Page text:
By Steve Olenski March 13, 2019

A self-proclaimed massive coffee-imbiber, Steve has been writing for Forbes via his own column for 10 years. His diverse background—ranging from creative director and copywriter on the agency side to director of marketing and other roles on the marketing side affords him a very unique perspective on the world of marketing today. No one is more attuned to the state of marketing than Steve. On top of all this he is one of the most prolific content marketers and writers today.

Marketers have their own language, particularly when it comes to acronyms. From CPC to CRM and SEM to SEO and on and on and… you get the idea.

Thankfully, this piece will not introduce a new acronym into the mix. We have more than enough of those, but rest assured, new ones will be coming along any day now. However, you won’t get them from me.

What you will get from me are my thoughts on a very interesting piece of research recently conducted by Persado.

As per the release announcing the findings: “Persado examined more than 8.3 million marketing messages across four key industries (retail & e-commerce, financial services, technology and travel & hospitality), which reached a combined 2.4 billion customers through six marketing channels (web pages, social media, display ads, SMS, email and push notifications).”

Needless to say, it was a pretty wide-in-scope study.

Among the findings were the following, again, as per the release:

  • Consumers are more likely to engage with messages that vaguely convey product pricing (“get it for less”) compared to messages that call out specific prices (“get it for $25”). Additionally, using the word “complimentary” instead of “free” can increase engagement by as much as 21 percent.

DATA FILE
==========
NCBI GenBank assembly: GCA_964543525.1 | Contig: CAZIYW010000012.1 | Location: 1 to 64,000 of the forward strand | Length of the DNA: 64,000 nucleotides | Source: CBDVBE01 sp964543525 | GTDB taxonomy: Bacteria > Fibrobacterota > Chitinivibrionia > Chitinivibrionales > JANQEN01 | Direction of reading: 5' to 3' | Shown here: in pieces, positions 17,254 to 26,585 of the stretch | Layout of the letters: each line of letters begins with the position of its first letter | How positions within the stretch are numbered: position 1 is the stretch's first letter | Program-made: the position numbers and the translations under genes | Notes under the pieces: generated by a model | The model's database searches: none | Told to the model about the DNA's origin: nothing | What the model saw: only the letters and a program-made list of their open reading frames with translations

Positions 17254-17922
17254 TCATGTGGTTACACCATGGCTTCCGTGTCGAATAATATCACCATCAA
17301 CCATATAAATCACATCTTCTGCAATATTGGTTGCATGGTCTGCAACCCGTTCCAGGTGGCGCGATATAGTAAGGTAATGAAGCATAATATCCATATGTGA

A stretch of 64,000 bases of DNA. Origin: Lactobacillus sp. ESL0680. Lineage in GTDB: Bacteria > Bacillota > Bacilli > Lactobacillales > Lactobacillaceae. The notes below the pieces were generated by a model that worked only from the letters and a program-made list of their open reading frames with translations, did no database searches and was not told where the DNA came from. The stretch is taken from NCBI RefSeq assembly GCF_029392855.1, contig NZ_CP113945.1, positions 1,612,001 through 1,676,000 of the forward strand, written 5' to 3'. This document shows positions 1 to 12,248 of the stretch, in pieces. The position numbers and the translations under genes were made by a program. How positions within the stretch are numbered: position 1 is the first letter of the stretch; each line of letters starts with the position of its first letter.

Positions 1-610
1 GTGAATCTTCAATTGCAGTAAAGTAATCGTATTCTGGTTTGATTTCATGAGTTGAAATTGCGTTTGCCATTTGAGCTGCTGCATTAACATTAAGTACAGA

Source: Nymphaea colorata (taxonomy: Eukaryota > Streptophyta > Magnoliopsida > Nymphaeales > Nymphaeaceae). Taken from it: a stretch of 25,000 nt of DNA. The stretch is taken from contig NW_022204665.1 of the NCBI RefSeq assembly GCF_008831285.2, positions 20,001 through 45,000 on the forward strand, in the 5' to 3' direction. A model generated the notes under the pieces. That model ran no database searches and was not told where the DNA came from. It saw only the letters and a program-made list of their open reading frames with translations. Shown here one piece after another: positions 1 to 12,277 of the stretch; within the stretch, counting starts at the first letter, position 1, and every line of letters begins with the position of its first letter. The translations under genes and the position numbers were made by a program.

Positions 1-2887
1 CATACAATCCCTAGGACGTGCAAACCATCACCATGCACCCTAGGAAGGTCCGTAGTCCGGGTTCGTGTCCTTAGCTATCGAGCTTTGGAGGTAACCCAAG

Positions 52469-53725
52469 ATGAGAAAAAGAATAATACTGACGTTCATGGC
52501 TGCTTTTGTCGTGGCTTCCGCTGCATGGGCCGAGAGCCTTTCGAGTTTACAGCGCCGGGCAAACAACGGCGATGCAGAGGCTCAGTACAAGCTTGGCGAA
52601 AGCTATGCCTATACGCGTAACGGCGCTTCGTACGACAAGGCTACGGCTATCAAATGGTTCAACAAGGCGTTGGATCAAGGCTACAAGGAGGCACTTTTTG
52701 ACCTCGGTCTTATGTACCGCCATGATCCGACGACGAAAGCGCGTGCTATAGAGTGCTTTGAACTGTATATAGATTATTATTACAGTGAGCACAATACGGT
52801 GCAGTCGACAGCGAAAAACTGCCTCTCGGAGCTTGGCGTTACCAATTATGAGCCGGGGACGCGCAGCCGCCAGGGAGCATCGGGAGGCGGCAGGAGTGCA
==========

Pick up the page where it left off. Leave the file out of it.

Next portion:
• When encouraging consumers to act quickly, messages about limited quantities (“while supplies last”) are more effective than those about limited time (“before it expires”). However, phrases like “ends today” can generate as much as 49 percent more engagement than “online exclusive.”
  • When sharing promotions with consumers, quantitative offers (“discount”) perform better than words about qualitative offers (“deal”). Further, using percentages (“45% discount”) drives on average 23 percent more engagement than specific dollar amounts (“over $100 savings”).

What’s It All Mean?

Great question. Glad you asked.

The answer is… it depends. No, that’s not a copout; it’s reality. What I mean by that is any time — and I do mean ANY TIME — I come across research such as this I always like to remind readers and digestors of said research of a very famous ad slogan:

ONE SIZE DOES NOT FIT ALL!

Far too often, marketers want to pore over research such as this and run right out and make sweeping changes across the board based on the findings, which would be a colossal mistake.

Remember the famous ad slogan above.

And if you don’t believe me, maybe you’ll believe the words directly from the research paper itself: “In general, we say that emotional appeal accounts for 60% of a message’s success. But this can vary greatly, and it is vital that brands take the right approach for the right channel.”

Did you catch the words “vary greatly?”

The translation to ALL of this can be put into one succinct word: Test.

Research like this is always fascinating and marketers love a good stat/finding. But you cannot make assumptions based on one piece of research. You can, however, get inspired and motivated to test new things out on YOUR database.

The results will speak for themselves.